In the past 30 years, childhood obesity has more than tripled. Awareness of this problem has increased, but the numbers aren’t changing. If anything, obesity rates are on the rise. About 17 percent of children and young adults are obese, and by 2030 it is estimated that 42 percent of Americans will be obese. Why is this a problem? Obese children have a higher risk of cardiovascular disease, sleep apnea, pre-diabetes, psychological issues, high cholesterol, high blood pressure and more. The list of negative effects, both long- and short-term, is practically endless. How can you make sure your children understand the value of a healthy lifestyle?
Lead by Example
How many times have you seen a young child imitate an adult? Whether it’s trying on makeup, pretending to mow the lawn or playing house, children copy what they see at home. Young children assume that their lifestyle is normal. If your mother eats McDonald’s every evening, it seems like perfectly acceptable adult behavior. You can promote health by exercising daily. Try to incorporate the attitude that this daily activity is a must: just like you brush your teeth every day, you exercise for 20 or 30 minutes. Making this an everyday routine will encourage this behavior to become a habit, which means they are more likely to stick with it into adulthood. If you get excited about it, they’ll look forward to spending that time with you, and everyone’s health will improve.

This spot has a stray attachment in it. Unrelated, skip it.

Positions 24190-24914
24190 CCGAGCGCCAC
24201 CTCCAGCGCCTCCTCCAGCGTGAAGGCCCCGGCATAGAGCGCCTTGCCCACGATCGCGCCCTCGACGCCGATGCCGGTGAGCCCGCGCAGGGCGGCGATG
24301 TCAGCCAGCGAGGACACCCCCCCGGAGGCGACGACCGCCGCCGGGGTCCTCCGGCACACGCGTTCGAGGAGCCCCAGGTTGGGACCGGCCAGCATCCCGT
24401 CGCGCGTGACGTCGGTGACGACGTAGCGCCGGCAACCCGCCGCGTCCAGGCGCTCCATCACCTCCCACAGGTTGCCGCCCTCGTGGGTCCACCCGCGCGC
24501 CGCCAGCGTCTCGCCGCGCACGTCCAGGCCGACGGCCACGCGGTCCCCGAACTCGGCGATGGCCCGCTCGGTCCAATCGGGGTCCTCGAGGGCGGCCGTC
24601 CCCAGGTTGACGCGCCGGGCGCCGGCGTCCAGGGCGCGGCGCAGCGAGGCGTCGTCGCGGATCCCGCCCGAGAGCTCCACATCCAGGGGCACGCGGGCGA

Regulate Their Diet – Together
Nutrition and label-reading is not a skill taught in most schools. Keep an eye on what your younger children eat throughout the day. Make sure they ask for permission before taking anything from the fridge or pantry. Many adults are shocked by how much they consume when they keep a food diary. Young children aren’t able to do this, so you need to keep a mental diary for them. As your children get older, teach them about diet and nutrition. Examine nutrition labels at the grocery store together, and offer to buy any snack they would like as long as it fits within certain parameters. (You can have any fruit snacks that have less than 10 grams of sugar). This will empower them to make decisions about which snack they would like, and you can feel good knowing that it won’t be terrible for them. Throw out any candy that hasn’t been eaten by one week after a holiday. If they haven’t eaten it by then, it’s not one of their favorites, so why keep it around? This will prevent your whole family from snacking on candy long after Halloween or Easter has ended.
Set Them Up For Success
If a type of food is not in the house, your child will not have access to it. Unlike adults, who can satisfy their cravings for sweets by driving to the ice cream parlor, children must choose from what’s in the fridge and pantry. Buy wheat bread, low-fat mayonnaise, apples, carrots, yogurt, and other healthful foods. It’s tempting to see a big box of cookies every day, no matter how old you are. For people with a sweet tooth, try a low-fat mousse snack pack or FiberOne chocolate bar as a dessert. Strive to cook most meals at home, because you can control what you put in them. You are the person who stocks your kitchen, and making good choices at the grocery store will help your children make good decisions at home.
Proper diet and exercise are difficult for many of us to master at any age, but the younger you start, the more it becomes part of your lifestyle. Many diets for adults are labeled as lifestyle changes. Get your children started off on the right foot now, and they won’t need to make those drastic changes later in life.